Tuesday, February 5, 2013


Although 2012 was a pretty good year in cinema, there were still a few films, in my very humble opinion, that didn't quite work out for a variety of reasons with them ranging from being too formulaic to lacking in imagination to simply being downright terrible.

Here are my selections of least favorite from the previous year, in no particular order:


The latest from Wes Anderson, "Moonrise Kingdom" has received plenty of critical praise, big box-office and award recognition including an Oscar nomination for Best Original Screenplay for the director and co-writer, Roman Coppola but it's apparent charms were lost on me. I have usually enjoyed his wonderfully eccentric films (with "The Royal Tenenbaums" as one of my all-time favorites) but this story, about a 12 year-old scout (Jared Gilman) who decides to run away with his pen-pal (Kara Hayward) to leave their unhappy homes and live in the New England wilderness, just felt too precious to me.


"The Paperboy", the follow-up to Lee Daniels' acclaimed, "Precious: Based on the Novel "Push" by Sapphire", is an overheated and demented murder mystery set in the deep South in the 1960's. A strong cast (Nicole Kidman, Zac Efron, John Cusack and Matthew McConaughey) jumped on board but probably realized too late that they were stuck in a directionless, trashy melodrama that was not worth their time or energy. This could possibly become a future camp classic but the film's ugly undercurrent will not encourage repeat viewings.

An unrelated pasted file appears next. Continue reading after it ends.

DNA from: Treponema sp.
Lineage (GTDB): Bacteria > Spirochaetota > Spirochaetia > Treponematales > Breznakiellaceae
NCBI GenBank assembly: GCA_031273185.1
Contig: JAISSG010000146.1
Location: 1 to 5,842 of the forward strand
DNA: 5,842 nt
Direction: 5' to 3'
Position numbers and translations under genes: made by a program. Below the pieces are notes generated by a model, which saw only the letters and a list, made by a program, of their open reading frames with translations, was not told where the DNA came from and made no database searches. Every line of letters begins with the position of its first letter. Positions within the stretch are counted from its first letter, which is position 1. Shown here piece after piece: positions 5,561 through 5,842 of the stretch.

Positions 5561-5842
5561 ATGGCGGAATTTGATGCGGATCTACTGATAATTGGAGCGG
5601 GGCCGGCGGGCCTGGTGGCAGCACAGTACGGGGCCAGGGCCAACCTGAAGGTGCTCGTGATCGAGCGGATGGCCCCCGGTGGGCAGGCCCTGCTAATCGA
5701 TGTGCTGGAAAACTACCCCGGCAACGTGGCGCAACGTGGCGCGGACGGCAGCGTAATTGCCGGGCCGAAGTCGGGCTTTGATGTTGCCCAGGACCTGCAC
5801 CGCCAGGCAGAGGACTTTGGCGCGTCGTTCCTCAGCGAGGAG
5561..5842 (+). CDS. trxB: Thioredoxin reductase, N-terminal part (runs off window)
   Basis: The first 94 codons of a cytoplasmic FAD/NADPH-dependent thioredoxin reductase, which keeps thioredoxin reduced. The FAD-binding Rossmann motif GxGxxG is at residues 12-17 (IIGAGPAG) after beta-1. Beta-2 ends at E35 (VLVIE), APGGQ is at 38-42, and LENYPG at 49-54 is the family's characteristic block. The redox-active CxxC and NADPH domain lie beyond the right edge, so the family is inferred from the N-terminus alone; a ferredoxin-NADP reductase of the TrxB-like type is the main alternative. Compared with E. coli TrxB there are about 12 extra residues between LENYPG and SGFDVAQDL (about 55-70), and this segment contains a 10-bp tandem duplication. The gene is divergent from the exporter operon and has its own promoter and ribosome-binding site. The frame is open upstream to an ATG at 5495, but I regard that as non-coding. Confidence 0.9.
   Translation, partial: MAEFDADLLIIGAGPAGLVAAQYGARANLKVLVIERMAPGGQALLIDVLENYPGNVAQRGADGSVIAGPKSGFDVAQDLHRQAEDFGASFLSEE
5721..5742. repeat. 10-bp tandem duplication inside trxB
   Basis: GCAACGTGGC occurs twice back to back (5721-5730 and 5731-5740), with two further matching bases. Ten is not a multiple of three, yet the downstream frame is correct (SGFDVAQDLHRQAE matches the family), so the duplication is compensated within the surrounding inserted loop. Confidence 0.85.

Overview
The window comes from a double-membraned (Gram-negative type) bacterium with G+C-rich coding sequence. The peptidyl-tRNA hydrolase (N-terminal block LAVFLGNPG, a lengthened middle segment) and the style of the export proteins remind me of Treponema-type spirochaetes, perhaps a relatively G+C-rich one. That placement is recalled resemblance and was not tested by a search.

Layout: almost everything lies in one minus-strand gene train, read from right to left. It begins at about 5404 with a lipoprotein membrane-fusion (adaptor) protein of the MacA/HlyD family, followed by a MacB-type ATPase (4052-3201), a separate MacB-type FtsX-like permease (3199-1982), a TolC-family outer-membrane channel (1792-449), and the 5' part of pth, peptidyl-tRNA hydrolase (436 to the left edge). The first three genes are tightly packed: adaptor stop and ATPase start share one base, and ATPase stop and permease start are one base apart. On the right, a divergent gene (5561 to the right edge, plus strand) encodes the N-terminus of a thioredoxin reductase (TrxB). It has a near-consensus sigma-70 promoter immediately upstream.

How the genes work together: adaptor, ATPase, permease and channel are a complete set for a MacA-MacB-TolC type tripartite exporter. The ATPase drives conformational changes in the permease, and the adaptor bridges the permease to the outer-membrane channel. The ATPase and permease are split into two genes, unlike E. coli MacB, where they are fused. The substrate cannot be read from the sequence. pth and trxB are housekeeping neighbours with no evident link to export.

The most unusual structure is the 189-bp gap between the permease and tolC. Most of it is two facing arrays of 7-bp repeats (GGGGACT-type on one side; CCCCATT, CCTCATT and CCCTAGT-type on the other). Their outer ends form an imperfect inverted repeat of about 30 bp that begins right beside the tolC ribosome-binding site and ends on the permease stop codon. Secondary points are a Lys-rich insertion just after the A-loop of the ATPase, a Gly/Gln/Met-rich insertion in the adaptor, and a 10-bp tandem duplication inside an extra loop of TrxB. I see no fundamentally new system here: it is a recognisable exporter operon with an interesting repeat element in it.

Director, Tim Burton and Johnny Depp both loved the late 1960's Gothic soap-opera, "Dark Shadows" so much that they decided to team up to make a feature film as a tribute. However, what they ended up making was a misguided mess that couldn't decide whether to be a comedic horror spoof or a more faithful dramatic retelling with the final results being a very sloppy combination. While the film certainly looks great, it seems like more time was spent getting the visuals and the period details just right than having a coherent script. The talents of an impressive cast which includes Michelle Pffeifer, Eva Green and Helena Bonham Carter are utterly wasted. This version of "Dark Shadows" is simply an insult to the memory of this beloved cult program.


"Cloud Atlas", an ambitious but clumsily executed big-budget art house film by three respected filmmakers, Tom Tykwer ("Run Lola Run") and Lana & Andy Wachowski ("The Matrix") that is just too busy and unfocused. An all-star cast was assembled that features Tom Hanks, Halle Berry, Hugh Grant, Susan Sarandon and Jim Broadbent playing multiple characters and wearing very distracting, unconvincing make-up (I can't decide whether Ms Berry as a white woman or Jim Sturgess as an Asian was the worst). As these actors kept popping up with different faces or in different races, it was a gimmick that wore out it's welcome real fast. I really wanted to like this but despite the almost three hour running time, there were just too many ideas trying to be crammed in to the film. Perhaps this might have worked better as a mini-series on HBO or something but as feature film, you just want "Cloud Atlas" to drift out of your memory.


Last year, Taylor Kitsch was suppose to be the next big movie star as he headlined three major films with two being very-expensive, Hollywood blockbusters. While his film with Oliver Stone, "Savages" wasn't that bad and a modest success, those other two movies stank-up the theaters. I managed to avoid the summer misfire, "Battleship" (which I'm pretty sure would have found it's way on this list) but not so lucky with "John Carter". Based on the first novel by the creator of "Tarzan", John Carter was a confederate solider who is transported to the planet, Mars where he now has super-strength and gets involved in the battle between two warring cities. This character first appeared in 1917 and the world has changed quite a bit since then. It doesn't seem like anyone bothered to update "John Carter" in any relevant way as the plot, the visual effects and the Martians all feel creaky and out of date.